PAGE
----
Tag Archives: uncertainty

When disaster strikes

(Sorry, behind with this after a holiday!)

for a comment on Lent 3c gospel, see this page

“No testing has overtaken you that is not common to everyone. God is faithful, and he will not let you be tested beyond your strength, but with the testing he will also provide the way out so that you may be able to endure it.”
(1 Cor 10:13, part of 1 Cor 10:1-13, epistle for Lent 3c)

There is always some disaster in the news, and it seldom involves us directly. Yet when we do suffer, some react as if no misfortune should ever happen to anyone – and that is ridiculous. Of course we take precautions and try to avoid disaster, but life will always be uncertain and changeable. Some texts have little impact until circumstances change, and then we hear them in a new way. This is one

“No testing has overtaken you that is not common to everyone. God is faithful, and he will not let you be tested beyond your strength, but with the testing he will also provide the way out so that you may be able to endure it.”
(1 Cor 10:13)

An important text for anyone whose world falls apart, in any of the many possible ways, of which bad health is a common cause. What do we do about it? I’d like to repeat some of the obvious things:

It may be nobody’s fault – but do ask if that is true. If disaster overtakes you, take the opportunity to review – not just “Was it my fault?” but what was your life all about, and how does that match up with your Christian faith? If there are issues, then repent and confess them, so that they can be cleared away. That doesn’t guarantee cure or solution, but it will save you carrying guilt and remorse.

Do what you can, and not what you can’t. Recognise the limits on what you can do. Christian faith is not about denying the real limits of frail health or convalescence. It does not offer “magic” ways of avoiding pain, hard work, or the impatience associated with slow recovery. These things, however, can have a positive effect on faith, if people learn to live within limitations, to listen more, to be less concerned about “looking good” and “working hard”, and think more about God’s priorities.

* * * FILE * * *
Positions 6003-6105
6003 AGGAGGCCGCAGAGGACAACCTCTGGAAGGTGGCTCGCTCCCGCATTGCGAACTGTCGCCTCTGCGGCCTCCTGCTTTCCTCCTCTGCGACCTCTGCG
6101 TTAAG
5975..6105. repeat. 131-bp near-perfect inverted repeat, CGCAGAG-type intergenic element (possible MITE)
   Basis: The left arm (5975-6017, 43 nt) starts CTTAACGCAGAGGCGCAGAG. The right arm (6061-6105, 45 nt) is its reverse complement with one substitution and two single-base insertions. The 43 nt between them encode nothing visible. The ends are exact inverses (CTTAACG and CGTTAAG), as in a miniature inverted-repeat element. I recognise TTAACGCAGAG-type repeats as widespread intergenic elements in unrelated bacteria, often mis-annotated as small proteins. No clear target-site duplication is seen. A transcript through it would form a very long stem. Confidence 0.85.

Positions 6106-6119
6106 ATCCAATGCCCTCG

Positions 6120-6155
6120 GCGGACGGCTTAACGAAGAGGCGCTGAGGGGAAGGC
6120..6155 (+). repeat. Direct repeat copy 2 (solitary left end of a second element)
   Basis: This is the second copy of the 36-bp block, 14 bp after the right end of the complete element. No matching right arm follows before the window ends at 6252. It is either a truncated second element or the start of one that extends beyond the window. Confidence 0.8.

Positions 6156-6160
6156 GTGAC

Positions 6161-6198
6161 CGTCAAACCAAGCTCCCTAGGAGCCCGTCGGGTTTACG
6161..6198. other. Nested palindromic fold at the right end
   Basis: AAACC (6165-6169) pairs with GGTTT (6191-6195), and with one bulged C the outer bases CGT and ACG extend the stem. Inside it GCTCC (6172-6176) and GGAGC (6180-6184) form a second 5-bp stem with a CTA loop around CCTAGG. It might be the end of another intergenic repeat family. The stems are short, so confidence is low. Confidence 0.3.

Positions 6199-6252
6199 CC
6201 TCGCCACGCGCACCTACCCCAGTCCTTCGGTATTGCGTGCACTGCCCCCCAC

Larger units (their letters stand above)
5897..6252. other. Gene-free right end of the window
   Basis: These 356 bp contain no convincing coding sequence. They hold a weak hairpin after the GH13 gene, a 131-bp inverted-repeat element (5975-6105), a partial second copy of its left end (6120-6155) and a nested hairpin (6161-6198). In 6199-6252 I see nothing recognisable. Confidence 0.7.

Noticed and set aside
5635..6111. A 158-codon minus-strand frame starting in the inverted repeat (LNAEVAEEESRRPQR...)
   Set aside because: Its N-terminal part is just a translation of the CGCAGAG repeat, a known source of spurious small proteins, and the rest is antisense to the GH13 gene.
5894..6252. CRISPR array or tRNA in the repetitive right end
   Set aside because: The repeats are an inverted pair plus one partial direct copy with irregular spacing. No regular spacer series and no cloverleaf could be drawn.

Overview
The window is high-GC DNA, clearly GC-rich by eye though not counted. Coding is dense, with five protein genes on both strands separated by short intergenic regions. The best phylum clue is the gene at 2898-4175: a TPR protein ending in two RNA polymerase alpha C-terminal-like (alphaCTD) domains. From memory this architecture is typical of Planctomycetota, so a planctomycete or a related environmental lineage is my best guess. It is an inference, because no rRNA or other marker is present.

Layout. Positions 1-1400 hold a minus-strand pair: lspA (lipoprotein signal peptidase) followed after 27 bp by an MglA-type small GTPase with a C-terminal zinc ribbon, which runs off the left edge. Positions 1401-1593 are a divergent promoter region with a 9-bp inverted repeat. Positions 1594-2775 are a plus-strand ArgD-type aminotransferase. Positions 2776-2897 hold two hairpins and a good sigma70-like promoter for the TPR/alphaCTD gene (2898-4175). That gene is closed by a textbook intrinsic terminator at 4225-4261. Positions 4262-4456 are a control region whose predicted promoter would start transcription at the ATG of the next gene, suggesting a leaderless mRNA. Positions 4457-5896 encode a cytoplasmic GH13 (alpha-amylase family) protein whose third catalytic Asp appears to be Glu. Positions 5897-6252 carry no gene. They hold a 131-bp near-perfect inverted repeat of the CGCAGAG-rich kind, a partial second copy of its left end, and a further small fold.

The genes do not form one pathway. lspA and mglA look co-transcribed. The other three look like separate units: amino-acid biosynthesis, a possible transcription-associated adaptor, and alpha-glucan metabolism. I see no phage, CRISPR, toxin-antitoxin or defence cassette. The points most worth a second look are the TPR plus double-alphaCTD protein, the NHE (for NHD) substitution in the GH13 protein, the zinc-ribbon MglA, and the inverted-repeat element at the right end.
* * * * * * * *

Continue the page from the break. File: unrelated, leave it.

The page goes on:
Don’t stop practising faith. You still need worship, and prayer, and the support of fellowship, and teaching. In fact, these things become more important. You may not “feel like it” – but you need it! You may have to adapt; even to ask for help – lifts, handing over jobs, seeing other people take your place.

Pray – and not just to go back to things as they used to be!. Take away my illness? Sometimes God does that, but more often he heals in other ways –

  • it may be that he will heal the things that make illness difficult: impatience, pride, the need to “do” or “lead” or “succeed”
  • it may be that through illness you will find yourself more alert to other people, and better able to serve them
  • it may be that he will change your perspectives on life, and your ambitions
  • it may be that he will change your relationships with other people
  • it may be that you will learn to trust when you do not understand

– and I am sure there are other things.

“No testing has overtaken you that is not common to everyone. God is faithful, and he will not let you be tested beyond your strength, but with the testing he will also provide the way out so that you may be able to endure it.”
(1 Cor 10:13)

If your life is good and easy, then rejoice! – and don’t feel guilty about it. Just remember that it may change, but never beyond your capacity. If some sort of disaster does strike, you should know how to start dealing with it, and how to find help if it proves serious.

The Kingdom in Difficult Times

How do we live in difficult times?   It rather depends on the difficulty: physical (earthquakes, tsunami, disasters) social (violence, unrest, political confusion), or personal (all sorts of things can throw us – bereavement, job/family/local issues).  Any or all of these can be uncomfortable, and bring a temptation to keep our heads down, go with the crowd . . .

But that is not our Christian calling, and today’s gospel (Matthew 24:1-14) comes from a time of trouble.  What is it saying?

  • the First thing is the readiness to be different Mt 24:4 – don’t be deceived,even by false prophets (24:11). We need to know our faith well enough not to be mislead. Then we may have to stand out from the crowd.
  • If the 1st thing is to be ready to be different, the 2nd is not to be surprised – and don’t be panicked. The point of the warning – and there is a good deal of language like this in the gospels, there as a warning – is just so that we expect it, and are able to say “They said it would be like this”. Don’t worry about it, but do read and remember. Things won’t always be terrible – but when they are, . .
  • And hold on (Mt 24:13,14) Paul says something similar to the Thessalonians in another of today’s readings (1 Thessalonians 2:9-13). Don’t keep your head down, but up – looking to God, and “live the kind of life that pleases God, who calls you to share in his own Kingdom and glory” – a good line!

The Kingdom season reminds us that God’s rule is not yet unchallenged here. We can look forward to a time when it will be, but in the meantime:

be ready to be different

don’t be surprised

hold on, and live well for God.